Treating the Tantrum

The excerpt above is from the end a discussion of managing tantrums – or what to do when the person you are with is 2 and has completely lost their mind.

Child throwing tantrum

First, we have to talk about parental mindset.   It’s hard, but when we see trouble it’s helpful if instead of “Oh, No …” we think “Oh Good – some learning is going to happen!”   Conflict is necessary – and an opportunity to learn.   Frustration and disappointment are part of life – so your kid needs to learn from them, and how to deal with them.

There is not a lot of communication possible when someone is enraged – but connection is still possible.   What is important is to give attention to your child’s feelings and thoughts without needing to change them.  “You wanted another cookie, but I said we can only have one.  You are yelling – you are really upset right now.”

You are not trying to make them feel better, or to make them feel bad for pitching a screamer during grandma’s visit.  You are not trying to make them feel anything.   They are having intense feelings.  You don’t want to deny, punish, or ignore those feelings. You are “reflecting” – going with them on a journey to understand how they feel, and why – so they get better at understanding and managing themselves.   

As explained by the great Becky Bailey, we parents tend to Blame (make them feel bad) or Rescue (make them feel better).  It’s important to support learning, instead.  

It takes time and work to get to the feelings involved, or to even start to find their source.   This means that sometimes you need to call a “time out.”   Not a time out for your kid (none of that “sit on the stairs” stuff) but a time out for the adult – a time out from whatever was going on.   This means recognizing that we might have to abandon the shopping cart, or step away from the birthday party.   “Treating” the tantrum becomes a priority.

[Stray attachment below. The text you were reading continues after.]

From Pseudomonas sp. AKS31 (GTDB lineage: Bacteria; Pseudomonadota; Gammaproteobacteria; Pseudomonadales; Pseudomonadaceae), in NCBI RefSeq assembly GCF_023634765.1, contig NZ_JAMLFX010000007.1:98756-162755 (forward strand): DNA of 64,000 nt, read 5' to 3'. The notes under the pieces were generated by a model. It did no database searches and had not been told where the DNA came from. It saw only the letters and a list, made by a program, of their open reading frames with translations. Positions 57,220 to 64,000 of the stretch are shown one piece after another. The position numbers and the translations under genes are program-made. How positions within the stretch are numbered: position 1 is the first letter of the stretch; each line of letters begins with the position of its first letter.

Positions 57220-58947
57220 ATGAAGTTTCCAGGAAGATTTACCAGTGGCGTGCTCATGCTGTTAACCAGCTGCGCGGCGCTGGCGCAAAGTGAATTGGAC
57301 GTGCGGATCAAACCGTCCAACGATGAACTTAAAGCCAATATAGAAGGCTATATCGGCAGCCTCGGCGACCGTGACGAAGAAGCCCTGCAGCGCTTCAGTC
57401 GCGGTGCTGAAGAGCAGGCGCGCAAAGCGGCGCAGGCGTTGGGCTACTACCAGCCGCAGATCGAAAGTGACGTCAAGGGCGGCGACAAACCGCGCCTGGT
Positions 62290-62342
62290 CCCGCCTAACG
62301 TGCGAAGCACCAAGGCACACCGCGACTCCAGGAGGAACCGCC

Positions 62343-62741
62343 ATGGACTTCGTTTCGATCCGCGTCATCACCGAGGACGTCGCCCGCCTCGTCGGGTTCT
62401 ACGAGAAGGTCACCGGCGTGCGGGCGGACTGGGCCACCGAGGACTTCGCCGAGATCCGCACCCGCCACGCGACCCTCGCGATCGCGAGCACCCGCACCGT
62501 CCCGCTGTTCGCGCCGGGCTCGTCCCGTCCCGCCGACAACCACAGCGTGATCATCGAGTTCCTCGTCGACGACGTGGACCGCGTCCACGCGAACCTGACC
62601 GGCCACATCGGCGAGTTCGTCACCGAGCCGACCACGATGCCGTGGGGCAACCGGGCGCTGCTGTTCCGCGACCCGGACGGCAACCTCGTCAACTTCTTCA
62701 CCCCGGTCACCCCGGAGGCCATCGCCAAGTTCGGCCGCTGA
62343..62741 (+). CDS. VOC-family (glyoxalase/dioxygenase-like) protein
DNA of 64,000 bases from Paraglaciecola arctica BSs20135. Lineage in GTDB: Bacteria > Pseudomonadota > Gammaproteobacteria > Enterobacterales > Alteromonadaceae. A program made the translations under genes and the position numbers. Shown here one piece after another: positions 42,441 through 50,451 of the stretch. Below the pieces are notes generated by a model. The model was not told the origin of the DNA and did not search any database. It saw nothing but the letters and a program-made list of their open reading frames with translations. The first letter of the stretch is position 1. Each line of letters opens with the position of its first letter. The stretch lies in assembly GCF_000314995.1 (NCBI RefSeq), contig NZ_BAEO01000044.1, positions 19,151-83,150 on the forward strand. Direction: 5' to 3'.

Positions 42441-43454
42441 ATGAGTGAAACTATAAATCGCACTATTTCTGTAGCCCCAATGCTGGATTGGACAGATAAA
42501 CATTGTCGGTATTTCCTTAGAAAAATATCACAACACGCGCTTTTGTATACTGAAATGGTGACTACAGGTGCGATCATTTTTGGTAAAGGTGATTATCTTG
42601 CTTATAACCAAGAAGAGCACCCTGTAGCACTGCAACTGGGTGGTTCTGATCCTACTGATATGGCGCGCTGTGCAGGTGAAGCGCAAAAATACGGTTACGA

Some people suggest you can touch your tantruming child and say “There you are.”  It isn’t necessary to hug or comfort your child, at first – when they are upset, you want to be a mirror – you want to help them process what happened to them.  Your child needs you to say “I see you, I hear you, and I feel you.”  In a tantrum, take the time to reflect those three back, in that order, without judgement.  “I see you smashing that cup on the floor.   I hear that you really, really wanted one more cookie.   And I feel that you are angry – it doesn’t seem right to you that we’re saving the last cookie for mom when she gets home.”

What about “bad behavior?”   First, when the attack/defend process gets going, communication and connection break down.  Your goal is helping your child learn.   By communicating clearly and setting boundaries, you can help them understand their tantrums, and learn that tantrums are not a good strategy for getting what they want.

This gets to another basic idea we try to support in our kids:   curiosity about what happened to them.  For example, when children fall.  Adults tend to say “Are you okay?” or “Get up – you’re fine” instead of encouraging the child to understand what has just happened her.  We do that by being present and receptive to what they share, or, if necessary, just narrating  –  “you fell.”   Then the kid can put together an understanding, like “My foot hit that thing”, as they build skills in understanding how to get along in the world.

A final word on tantrums.   By using empathy with your child, you model it – how you handle your kid’s upset shows him how to respond to the upset of others.  They’re going to be faced with upset people they care about, and, thanks to you, they’re going to know how to handle it – with supportive curiosity, not judgement.

Recent Posts

Join The Team Of Dads Learning How To Set Their Children Up For Success In Life

Join The Mailing List To Get Support Directly In Your Inbox.